Today, we are announcing the beta of Cloudflare Images: a simple service to store, resize, optimize, and deliver images at scale. In 2018, we launched Stream to provide a single product that could be used to store, encode, and deliver videos. With Cloudflare Images, we are doing for images what Stream did for videos. Just […]
Today, we are announcing the beta of Cloudflare Images: a simple service to store, resize, optimize, and deliver images at scale.
In 2018, we launched Stream to provide a single product that could be used to store, encode, and deliver videos. With Cloudflare Images, we are doing for images what Stream did for videos. Just like Stream, Cloudflare Images eliminates the need to think about storage buckets, egress costs, and many other common problems that are solved for you out of the box. Whether you are building an ecommerce platform with millions of high-res product pictures and videos or a new app for creators, you can build your entire media pipeline by combining Cloudflare Images and Stream.
Any time you are building infrastructure for image storage and processing, there are four fundamental questions you must answer:
Cloudflare Images has a straightforward set of APIs and simple pricing structure that answers all of these pesky questions. We built Images so your team can spend less energy maintaining infrastructure and more time focusing on what makes your product truly special.
We talked to many Cloudflare customers who are using Cloudflare to serve millions of images every day. We heard two recurring themes. First, customers wished there was a simpler way for them to securely store, resize, and serve the images. Their current infrastructure generally involves using product A for storage, product B for resizing, and product C for the actual delivery. Combining these products together (often from multiple vendors) quickly becomes messy with multiple points of failure. Moreover, maintaining this infrastructure requires ongoing monitoring and tweaks.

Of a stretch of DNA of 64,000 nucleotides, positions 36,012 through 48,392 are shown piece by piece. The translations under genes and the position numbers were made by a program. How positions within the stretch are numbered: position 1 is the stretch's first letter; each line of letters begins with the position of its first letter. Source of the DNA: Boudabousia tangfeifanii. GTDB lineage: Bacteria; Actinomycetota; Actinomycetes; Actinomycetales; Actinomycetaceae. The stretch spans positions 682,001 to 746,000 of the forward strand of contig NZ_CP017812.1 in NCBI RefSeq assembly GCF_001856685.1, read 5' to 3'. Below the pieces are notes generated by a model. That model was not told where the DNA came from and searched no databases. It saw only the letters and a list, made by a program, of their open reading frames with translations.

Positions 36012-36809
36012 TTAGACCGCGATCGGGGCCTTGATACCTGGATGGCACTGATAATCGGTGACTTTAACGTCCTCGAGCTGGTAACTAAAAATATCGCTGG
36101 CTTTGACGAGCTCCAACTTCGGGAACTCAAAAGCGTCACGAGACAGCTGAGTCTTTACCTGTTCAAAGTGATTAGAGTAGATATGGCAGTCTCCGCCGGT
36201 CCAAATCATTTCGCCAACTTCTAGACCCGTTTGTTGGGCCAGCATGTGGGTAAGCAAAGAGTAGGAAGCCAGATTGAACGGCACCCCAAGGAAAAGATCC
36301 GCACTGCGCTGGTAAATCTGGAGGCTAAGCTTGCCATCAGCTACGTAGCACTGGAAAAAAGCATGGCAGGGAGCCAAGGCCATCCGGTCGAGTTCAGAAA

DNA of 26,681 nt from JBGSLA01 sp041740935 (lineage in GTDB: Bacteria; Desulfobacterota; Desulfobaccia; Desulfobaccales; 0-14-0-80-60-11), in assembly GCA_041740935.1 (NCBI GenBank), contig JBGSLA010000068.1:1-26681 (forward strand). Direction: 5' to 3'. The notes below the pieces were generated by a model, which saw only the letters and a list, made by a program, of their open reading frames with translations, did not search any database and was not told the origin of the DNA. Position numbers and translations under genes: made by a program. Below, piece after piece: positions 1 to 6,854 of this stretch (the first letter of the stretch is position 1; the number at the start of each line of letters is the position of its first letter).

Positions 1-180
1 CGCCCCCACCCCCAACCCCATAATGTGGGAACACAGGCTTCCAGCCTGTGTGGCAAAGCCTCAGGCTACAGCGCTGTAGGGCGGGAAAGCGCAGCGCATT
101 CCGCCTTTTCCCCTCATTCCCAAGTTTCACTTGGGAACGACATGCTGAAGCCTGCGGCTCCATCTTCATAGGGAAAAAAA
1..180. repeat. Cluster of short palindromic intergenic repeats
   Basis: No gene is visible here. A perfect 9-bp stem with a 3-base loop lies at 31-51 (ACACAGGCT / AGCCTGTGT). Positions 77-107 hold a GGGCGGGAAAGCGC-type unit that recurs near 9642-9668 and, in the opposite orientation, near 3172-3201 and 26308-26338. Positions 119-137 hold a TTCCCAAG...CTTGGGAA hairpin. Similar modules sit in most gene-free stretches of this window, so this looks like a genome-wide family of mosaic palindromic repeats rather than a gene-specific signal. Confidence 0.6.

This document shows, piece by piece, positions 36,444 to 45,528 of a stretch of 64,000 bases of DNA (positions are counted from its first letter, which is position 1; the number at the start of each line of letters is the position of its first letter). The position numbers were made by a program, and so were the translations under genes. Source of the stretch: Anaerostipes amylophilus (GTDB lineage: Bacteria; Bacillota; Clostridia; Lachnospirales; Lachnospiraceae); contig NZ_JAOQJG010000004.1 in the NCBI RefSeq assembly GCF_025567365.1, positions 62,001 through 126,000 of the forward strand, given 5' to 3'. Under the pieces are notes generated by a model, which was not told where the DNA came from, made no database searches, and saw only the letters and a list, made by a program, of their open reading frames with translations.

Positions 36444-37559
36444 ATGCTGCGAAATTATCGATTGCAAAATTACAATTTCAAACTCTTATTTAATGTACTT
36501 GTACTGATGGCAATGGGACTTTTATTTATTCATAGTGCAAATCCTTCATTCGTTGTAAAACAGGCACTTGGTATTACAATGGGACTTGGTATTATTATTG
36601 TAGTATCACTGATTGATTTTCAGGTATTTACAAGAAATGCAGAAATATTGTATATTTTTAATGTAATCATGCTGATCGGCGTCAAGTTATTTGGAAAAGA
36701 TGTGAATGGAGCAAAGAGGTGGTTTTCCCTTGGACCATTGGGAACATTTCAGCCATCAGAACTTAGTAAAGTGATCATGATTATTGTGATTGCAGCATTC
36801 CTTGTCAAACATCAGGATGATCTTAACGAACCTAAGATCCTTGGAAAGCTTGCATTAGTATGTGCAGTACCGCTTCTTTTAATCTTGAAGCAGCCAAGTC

Second, we heard that customers often end up with an ever-growing egress bill due to multiple vendors and products. It blew our minds that the egress bill can be a multiple of the storage cost itself. Every time your pictures move from product A (storage provider) to product B (resizing service) to product C (the CDN), you generally pay an egress cost which can quickly add up depending on the number of pictures and their variants. Multiplied by tens of millions of images and variants, this cost can add up to tens of thousands of dollars per month.
Each time you upload an image to Cloudflare Images, you receive an :image_id. There are no buckets and folders to manage the originals and the variants. And because of Images built-in support for resizing and delivery, there is no egress cost. If you have internal metadata that you’d like to associate with a picture, you can set the meta field for every upload to any arbitrary JSON value.
When talking to customers we saw two main patterns of how customers would like to deliver images:
:image_uidback that allows future operations on the image. In this case, the image URL would be https://imagedelivery.net/small-thumbnail/:image_uid
Here the image URL would be https://imagedelivery.net/small-thumbnail/:account_hash/:filename
Cloudflare Images supports Variants. When you create a variant, you can define properties including variant name, width, height, and whether the variant should be publicly accessible. You can then associate an image with one or more variants using the UI or the API.